Confusion Rules Waves as Shippers Seek Qatar-Ban Clarity

Shippers hauling oil, food and consumer goods across the Middle East are grappling with the fallout from a diplomatic standoff between Qatar and its Persian Gulf neighbours that risks leaving vessels locked out of regional ports.

Abu Dhabi's oil ports authority banned all vessels coming from or going to Qatar from using its facilities, a move in line with most other terminals in the United Arab Emirates. The port operator, which runs oil and refined product shipment terminals for government-owned Abu Dhabi National Oil Co., imposed the ban on June 7, according to a notice, reversing a decision made earlier that day to ease limits on non-Qatari vessels.

Saudi ports are applying restrictions in different ways, with some allowing ships to sail to Qatar, and others preventing vessels from leaving for the neighbouring state, according to a shipping agent with knowledge of the situation. King Abdullah Port on the Saudi Red Sea coast north of Jeddah banned all vessels sailing to or from Qatar from berthing at its facilities, said the shipping agent, who asked not to be identified because the information isn't public. That's a stricter measure than required by the Saudi Ports Authority, which only calls for harbours to block vessels owned by Qataris or carrying the nation's flag.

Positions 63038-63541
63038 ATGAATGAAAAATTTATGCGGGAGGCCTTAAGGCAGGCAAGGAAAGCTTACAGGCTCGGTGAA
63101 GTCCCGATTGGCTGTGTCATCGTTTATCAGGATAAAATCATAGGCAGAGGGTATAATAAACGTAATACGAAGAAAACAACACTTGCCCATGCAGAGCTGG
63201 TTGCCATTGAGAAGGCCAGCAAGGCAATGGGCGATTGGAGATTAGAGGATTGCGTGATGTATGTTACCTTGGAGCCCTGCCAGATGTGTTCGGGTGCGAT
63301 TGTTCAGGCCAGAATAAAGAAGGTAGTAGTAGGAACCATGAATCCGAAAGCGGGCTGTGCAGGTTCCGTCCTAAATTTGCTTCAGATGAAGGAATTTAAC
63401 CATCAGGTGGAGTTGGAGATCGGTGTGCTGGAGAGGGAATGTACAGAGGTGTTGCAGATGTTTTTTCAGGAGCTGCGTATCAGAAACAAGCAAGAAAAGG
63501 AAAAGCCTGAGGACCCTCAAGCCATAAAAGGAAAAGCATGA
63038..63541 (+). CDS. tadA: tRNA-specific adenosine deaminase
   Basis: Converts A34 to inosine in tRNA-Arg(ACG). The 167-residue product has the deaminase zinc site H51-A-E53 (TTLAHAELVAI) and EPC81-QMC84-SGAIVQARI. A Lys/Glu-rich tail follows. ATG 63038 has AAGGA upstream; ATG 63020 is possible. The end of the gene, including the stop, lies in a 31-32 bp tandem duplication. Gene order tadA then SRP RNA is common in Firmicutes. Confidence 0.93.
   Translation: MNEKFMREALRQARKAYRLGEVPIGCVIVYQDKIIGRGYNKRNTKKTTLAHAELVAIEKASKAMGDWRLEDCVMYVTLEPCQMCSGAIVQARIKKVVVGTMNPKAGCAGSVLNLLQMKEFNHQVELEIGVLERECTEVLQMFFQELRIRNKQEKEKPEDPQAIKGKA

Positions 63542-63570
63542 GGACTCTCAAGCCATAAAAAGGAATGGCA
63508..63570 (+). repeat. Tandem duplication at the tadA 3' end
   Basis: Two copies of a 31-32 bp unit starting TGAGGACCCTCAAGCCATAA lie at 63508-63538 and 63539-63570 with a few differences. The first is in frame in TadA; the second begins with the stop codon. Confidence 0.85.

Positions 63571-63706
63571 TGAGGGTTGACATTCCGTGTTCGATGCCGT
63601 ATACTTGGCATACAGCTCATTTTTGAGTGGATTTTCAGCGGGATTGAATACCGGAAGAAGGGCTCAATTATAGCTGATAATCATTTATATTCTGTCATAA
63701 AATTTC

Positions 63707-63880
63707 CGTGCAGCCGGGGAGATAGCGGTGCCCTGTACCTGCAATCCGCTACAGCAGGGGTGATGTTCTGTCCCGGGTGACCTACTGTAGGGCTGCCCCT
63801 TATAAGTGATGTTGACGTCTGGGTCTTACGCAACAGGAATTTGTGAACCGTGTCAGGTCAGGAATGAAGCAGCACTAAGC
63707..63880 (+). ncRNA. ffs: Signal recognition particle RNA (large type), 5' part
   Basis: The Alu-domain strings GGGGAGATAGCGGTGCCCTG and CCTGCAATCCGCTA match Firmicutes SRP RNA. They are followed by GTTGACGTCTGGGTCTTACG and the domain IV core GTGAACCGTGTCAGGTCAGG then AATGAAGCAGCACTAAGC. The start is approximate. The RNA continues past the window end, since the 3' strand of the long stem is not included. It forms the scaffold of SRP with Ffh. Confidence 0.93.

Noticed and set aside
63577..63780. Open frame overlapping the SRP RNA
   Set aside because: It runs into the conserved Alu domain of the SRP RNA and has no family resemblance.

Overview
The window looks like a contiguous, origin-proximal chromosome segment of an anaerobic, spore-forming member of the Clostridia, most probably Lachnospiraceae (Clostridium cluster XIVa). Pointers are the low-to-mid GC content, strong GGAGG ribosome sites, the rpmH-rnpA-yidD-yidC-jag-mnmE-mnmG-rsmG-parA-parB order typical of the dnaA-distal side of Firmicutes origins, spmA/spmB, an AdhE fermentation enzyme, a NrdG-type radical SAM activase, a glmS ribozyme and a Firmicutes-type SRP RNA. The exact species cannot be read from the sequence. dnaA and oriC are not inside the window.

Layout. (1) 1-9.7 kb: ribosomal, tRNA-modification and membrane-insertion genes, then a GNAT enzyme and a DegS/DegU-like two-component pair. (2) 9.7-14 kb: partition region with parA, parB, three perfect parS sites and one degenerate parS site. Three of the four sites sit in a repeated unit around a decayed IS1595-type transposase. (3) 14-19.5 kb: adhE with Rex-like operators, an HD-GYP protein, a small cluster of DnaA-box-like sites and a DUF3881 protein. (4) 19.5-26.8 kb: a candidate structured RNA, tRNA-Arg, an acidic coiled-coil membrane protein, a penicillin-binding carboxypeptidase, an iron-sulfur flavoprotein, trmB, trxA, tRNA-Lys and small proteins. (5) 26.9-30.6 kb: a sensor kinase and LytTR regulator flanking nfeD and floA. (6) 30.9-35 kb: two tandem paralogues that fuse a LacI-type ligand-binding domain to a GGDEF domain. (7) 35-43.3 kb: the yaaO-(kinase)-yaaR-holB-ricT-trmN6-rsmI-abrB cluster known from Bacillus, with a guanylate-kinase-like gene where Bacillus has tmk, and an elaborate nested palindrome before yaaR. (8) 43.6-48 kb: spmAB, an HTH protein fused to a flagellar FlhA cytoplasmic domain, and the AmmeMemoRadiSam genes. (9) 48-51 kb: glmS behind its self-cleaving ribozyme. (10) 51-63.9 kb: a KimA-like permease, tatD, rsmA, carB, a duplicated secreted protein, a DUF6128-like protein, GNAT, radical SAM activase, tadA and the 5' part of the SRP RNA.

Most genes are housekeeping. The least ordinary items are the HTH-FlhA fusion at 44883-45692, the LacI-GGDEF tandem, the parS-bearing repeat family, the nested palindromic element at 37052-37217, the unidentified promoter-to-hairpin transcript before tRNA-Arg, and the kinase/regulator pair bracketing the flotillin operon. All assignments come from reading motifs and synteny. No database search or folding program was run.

Saudi Arabia and the U.A.E. -- two of OPEC's largest oil producers -- joined with Bahrain and Egypt in severing ties with Qatar last Monday, citing the latter nation's support for regional rival Iran and for extremist groups. Qatar, the world's biggest exporter of liquefied natural gas, has called the claims baseless and has so far continued to ship its fuel globally and to allow natural gas to flow through a pipeline to the U.A.E.

"A major effect of the cut in diplomatic relationships with Qatar is likely to be felt in the shipping sector," FGE, a London-based consultant, said in a research note Thursday. Ships traveling to and from Qatar will need to find an alternate refueling port, and LNG shippers will have to adjust schedules and routes, it said. "This will increase costs, and in the near term, could even lead to delays in LNG deliveries."

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